Image sensors have hugely benefited from Apple’s avant-garde strategy

Every year, at the end of September, Apple executives deliver their annual keynotes. At the time of writing this article the details are not known, but Yole Développement has monitored Apple’s strategy throughout its existence, and Yole turns 20 years old this month. That – and the fact that this week Yole Développement releases its “Status of the CMOS Image Sensor industry 2018” report – makes it the perfect time to reflect on the influence the Cupertino-based company has had on imaging.

20 years ago imaging was in the middle of a huge transition from film-based photography towards digital. This huge shift was made possible thank to the use of charge-coupled device (CCD) technology. Also, because computers had all been connected with the internet, consumers were able to store and share the images among them. Imaging was experiencing its first disruption mostly thanks to the internet boom.

YD18035 Status CIS 2018 article 1

(Source: Status of the CMOS Image Sensor Industry 2018 – September 2018)

Then the bubble burst. Mobile phones started to integrate cameras. This was Nokia’s golden age, when images were of poor quality because the technology used was derived from web cameras, so-called CMOS technology. CMOS is a logic circuit technology and it was possible to manufacture huge volumes at low cost if one could accept the low image quality standards. This all came to an end again with the great recession of 2007.

Suddenly, a new device had appeared on the market: Apple’s iPhone. Again imaging transitioned dramatically. CMOS was not good enough for the smartphone era and had to be adapted to the “creative people” Apple was targeting. A complete industry ecosystem developed around CMOS Image sensor (CIS) technology. This was the time of the great convergence, where a single device would do the job of a mobile phone, a digital assistant, a portable media player, a digital camera, and would be the first to offer real mobile internet connectivity with a brand new user interface: the touch screen.

The Apple iPhone has had a tremendous effect on the semiconductor industry, and on imaging in particular. It offered an opportunity for its main supplier, Sony, to reach new highs in the CIS process, building on its early advances in high-end digital photography. CIS is a technology variant which is supposedly taking the best of both worlds, the standardization of CMOS, with a few additional steps that allow for a good image quality. In the end CIS went from a niche to the avant-garde of semiconductor innovation.
Now, it is standard for CIS to use 3D stacking manufacturing. The latest products from Sony and Samsung are a triple stack combination of image sensor, memory and logic circuits. Image sensors are probably the most complex semiconductor devices currently serving the consumer markets. Top-end Smartphones integrate up to four cameras, with more or less two on either side of the phone. With the multiplying factor of stacking technology, the silicon content is huge. Last year the CIS industry grew 20%. We are now in the middle of a golden age for the CIS industry.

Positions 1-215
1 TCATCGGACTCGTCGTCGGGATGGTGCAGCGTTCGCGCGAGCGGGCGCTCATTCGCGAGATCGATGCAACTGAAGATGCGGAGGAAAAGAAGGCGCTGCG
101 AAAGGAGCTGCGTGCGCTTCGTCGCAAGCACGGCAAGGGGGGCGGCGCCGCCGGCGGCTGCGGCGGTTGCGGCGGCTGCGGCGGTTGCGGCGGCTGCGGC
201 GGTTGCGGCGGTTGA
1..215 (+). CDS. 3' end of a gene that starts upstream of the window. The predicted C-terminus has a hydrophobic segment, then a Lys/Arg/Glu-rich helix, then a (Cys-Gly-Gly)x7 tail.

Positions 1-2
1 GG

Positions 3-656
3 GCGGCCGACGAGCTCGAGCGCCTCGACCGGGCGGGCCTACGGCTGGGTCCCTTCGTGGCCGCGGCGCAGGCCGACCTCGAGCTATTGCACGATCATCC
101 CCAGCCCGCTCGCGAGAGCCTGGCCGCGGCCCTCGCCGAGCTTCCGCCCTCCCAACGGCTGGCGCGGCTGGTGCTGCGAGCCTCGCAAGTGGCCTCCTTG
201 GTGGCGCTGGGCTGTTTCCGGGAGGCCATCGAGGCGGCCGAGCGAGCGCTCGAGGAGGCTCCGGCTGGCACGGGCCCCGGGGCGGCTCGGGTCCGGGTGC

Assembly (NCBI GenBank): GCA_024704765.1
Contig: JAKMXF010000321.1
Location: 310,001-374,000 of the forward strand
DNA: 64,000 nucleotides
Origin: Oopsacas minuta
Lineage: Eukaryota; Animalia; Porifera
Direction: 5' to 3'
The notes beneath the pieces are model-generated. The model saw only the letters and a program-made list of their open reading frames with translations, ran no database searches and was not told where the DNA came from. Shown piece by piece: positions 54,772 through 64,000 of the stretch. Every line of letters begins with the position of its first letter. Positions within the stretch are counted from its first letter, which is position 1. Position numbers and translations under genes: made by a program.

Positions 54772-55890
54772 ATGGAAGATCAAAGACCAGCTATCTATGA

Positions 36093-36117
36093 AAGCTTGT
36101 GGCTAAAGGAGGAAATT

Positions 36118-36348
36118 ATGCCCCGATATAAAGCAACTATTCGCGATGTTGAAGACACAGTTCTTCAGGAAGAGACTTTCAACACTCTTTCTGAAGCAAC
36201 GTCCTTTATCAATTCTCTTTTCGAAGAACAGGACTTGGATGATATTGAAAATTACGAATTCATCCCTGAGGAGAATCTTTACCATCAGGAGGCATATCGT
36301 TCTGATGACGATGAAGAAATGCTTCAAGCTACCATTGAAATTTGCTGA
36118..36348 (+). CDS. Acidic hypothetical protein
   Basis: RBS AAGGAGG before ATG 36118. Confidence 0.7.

YD18035 Status CIS 2018 article 2(Source: Status of the CMOS Image Sensor Industry 2018 – September 2018)


As the smartphone industry itself reaches a plateau, it is the perfect time for Apple to bring to market a new user interface based on 3D sensing CIS. It’s therefore not a surprise if this year’s keynote expands on the ideas presented in the iPhone X one year ago. The future is definitely in the 3D touchless interactions demonstrated last year, first for biometric identifications, but not just that. Animojis, avatars and augmented reality filters are at the center of the new experience. All other smartphone producers are racing to match the functionality, and it will probably take another year before they do. Announcements from Xiomi, Oppo and Vivo have all indicated that the Chinese companies are particularly keen to join Apple on the 3D sensing strategy.

We are entering a new cycle of interactive devices. Smartphones are just one aspect to it. At Yole Développement we expect it will have deep impacts on the electronic industry more generally. It will give a new boost to consumer markets for smart assistants, smart home devices and consumer robotics, and possibly wearables. More importantly, the technology will have also deep implications in the security and automotive industries. This is part of the new paradigm shift toward sensing, and it is interesting to notice that Apple was the innovator in both previous shifts. Its shareholders have just celebrated Apple’s stock market value reaching $1 trillion, and there are marketing and technological reasons for this. Yole Développment will make sure to continue explaining such reasons, hopefully for another 20 years.



Photo PierreCambou YOLE 2018Pierre Cambou is Yole Développement lead analyst for Imaging since 2014. He is part of the Photonics, Sensing and Display team. He has been part of the imaging industry since 1999 by holding several positions at Thomson TCS, which became Atmel Grenoble in 2001 and e2v Semiconductors in 2006 (now Teledyne e2v). In 2012 he founded Vence Innovation (now Irlynx) to bring to market an infrared sensor technology for smart environments and interactions. Pierre holds an MSc from UTC Compiegne and Virginia Tech and graduated from GEM MBA in 2011.


Source:   Yole Développement



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